Is awesome a word you use? Or is that my generations word? One of my favorite comedians, Eddie Izzard, made a joke about how we misuse and have sort of lost the real meaning of the word “awesome.” People today, he joked, tend to use the word “Awesome” to describe things like hotdogs. And in the punch line of the joke, the President is on the phone with the first Astronauts to circle the moon and the president asks “What’s it like” and they say “It’s Awesome, Mr. President” to which the president says “Like a hotdog?” – “Like a hundred million hotdogs, sir.”

I admit, it was funnier when he told the joke, but the point which he makes is real. As a culture, we’ve lost in some way, or perhaps we are losing, the ability to really be in awe and wonder. Perhaps it’s because we’re moving to fast, not taking time to smell the roses, or really enjoy that cup of coffee, or allow our selves to become beheld by the glorious sight of a mountain landscape before our eyes.

Today, though, I about taking that time, to simply be awed and amazed at God, in the fullness of who he is: The Holy and undivided Trinity.

For two thousand years, Christians have been awed by the very thought – the very idea of who God is – and it is a WHO – not a WHAT.

God is Trinity – that’s WHO he is. And even the greatest minds, inspired by the Holy Spirit himself, have struggled to comprehend and to express what that really means.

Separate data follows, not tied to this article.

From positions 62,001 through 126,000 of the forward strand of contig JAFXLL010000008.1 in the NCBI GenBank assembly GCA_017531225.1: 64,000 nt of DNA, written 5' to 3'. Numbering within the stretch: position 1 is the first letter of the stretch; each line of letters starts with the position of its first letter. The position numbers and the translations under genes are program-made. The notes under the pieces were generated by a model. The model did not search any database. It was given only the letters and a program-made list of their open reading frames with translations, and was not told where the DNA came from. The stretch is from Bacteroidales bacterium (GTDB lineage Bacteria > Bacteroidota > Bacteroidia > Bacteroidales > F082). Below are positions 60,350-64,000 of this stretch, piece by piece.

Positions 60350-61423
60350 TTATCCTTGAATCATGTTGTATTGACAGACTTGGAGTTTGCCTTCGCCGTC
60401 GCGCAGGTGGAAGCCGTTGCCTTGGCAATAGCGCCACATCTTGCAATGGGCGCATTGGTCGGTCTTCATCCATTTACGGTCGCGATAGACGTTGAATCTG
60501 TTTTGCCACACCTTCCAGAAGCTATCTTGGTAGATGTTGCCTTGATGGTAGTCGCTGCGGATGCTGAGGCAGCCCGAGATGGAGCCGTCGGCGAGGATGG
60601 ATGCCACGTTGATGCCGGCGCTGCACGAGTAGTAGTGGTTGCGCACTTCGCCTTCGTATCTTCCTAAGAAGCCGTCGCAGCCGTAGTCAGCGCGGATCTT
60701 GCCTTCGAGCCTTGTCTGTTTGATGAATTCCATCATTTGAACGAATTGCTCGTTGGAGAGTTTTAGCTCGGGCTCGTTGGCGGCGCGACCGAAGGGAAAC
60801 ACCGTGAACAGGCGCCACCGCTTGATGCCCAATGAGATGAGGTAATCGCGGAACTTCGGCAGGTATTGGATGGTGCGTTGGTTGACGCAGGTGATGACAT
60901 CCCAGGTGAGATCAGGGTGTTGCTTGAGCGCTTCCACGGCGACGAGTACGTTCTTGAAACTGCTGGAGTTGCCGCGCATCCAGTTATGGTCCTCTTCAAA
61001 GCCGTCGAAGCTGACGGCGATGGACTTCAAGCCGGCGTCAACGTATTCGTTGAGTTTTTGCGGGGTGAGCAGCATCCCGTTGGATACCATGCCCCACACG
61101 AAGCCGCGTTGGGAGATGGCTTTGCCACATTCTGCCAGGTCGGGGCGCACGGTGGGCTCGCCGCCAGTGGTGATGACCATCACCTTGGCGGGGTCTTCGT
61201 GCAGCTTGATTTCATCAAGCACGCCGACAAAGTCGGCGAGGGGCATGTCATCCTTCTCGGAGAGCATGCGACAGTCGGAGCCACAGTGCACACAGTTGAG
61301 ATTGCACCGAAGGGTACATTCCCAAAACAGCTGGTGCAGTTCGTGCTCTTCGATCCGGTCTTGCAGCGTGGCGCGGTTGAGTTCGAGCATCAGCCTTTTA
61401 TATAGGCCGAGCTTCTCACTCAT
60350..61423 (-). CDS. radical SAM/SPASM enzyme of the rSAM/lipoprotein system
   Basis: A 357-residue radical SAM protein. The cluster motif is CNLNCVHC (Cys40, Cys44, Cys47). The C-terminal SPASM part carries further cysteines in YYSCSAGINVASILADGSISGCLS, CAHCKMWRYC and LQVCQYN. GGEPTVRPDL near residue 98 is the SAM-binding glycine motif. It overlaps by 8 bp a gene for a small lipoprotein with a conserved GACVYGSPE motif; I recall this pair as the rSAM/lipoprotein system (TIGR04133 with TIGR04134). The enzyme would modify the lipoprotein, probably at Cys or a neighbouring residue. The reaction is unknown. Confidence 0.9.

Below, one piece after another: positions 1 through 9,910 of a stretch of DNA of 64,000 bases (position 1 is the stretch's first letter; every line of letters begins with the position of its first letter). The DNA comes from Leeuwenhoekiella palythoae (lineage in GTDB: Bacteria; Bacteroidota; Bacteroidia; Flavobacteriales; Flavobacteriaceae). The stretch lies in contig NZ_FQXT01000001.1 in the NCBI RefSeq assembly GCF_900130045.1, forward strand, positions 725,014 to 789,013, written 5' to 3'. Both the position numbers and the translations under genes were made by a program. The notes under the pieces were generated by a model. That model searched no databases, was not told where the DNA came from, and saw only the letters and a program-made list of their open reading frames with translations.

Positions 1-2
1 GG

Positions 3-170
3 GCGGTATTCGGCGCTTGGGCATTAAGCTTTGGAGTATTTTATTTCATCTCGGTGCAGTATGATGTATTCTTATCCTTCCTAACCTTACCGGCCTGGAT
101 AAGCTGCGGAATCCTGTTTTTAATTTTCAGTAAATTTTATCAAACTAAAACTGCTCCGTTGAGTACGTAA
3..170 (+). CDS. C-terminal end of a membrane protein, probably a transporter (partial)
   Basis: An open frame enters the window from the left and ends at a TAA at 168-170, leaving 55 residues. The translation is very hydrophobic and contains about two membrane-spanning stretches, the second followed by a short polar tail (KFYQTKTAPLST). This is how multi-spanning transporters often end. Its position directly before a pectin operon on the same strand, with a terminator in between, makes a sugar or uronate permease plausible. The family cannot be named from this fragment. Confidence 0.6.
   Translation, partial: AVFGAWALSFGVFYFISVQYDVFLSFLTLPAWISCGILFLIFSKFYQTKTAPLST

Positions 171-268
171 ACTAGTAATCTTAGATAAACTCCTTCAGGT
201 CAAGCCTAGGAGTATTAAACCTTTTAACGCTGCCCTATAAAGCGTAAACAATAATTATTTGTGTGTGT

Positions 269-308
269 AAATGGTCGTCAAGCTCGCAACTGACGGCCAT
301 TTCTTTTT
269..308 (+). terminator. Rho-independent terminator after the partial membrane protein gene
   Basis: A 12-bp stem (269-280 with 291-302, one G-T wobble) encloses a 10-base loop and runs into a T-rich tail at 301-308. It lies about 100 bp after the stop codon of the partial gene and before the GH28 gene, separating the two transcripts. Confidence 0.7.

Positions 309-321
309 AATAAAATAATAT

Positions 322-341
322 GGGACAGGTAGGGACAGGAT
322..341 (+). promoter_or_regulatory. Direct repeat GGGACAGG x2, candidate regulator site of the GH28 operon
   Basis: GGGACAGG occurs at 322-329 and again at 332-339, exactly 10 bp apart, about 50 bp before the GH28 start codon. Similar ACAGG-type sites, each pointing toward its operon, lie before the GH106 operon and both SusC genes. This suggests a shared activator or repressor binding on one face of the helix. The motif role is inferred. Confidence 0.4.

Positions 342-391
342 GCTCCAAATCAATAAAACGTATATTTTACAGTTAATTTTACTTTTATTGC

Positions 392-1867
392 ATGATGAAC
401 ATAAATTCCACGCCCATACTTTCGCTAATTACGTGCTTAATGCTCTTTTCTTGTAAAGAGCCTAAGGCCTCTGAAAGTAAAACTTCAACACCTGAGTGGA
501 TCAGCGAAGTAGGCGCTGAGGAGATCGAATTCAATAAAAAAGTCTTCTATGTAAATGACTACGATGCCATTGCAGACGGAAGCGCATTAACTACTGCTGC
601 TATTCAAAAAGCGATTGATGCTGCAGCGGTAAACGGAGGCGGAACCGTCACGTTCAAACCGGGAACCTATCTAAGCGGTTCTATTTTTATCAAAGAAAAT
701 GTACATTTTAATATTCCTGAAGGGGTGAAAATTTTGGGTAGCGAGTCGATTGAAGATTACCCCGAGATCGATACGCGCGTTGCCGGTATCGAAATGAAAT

We know that God has revealed himself as One God: The Father, the Son, and the Holy Spirit. Not three gods, but one God. Not three modes of that one God, but three persons. Beyond that simple explanation, we can really do no better. Analogies of every sort breakdown, and believe me, they’ve all been tried, and all them have come short of who God really and truly is.

And so, when it comes to fullness of God’s being, we are left with a true mystery. Something which we will always being engaging with, but something which the full comprehension of, will always be beyond our ability to comprehend or imagine.

And honestly, I think that’s a pretty awesome thing.

It’s awesome to realize that God, our God, is that big, that amazing. Cultures in the past have worshipped stone idols. Today, people around the world continue to worship idols: money, power, pleasure. These are things they worship, which they are enslaved to.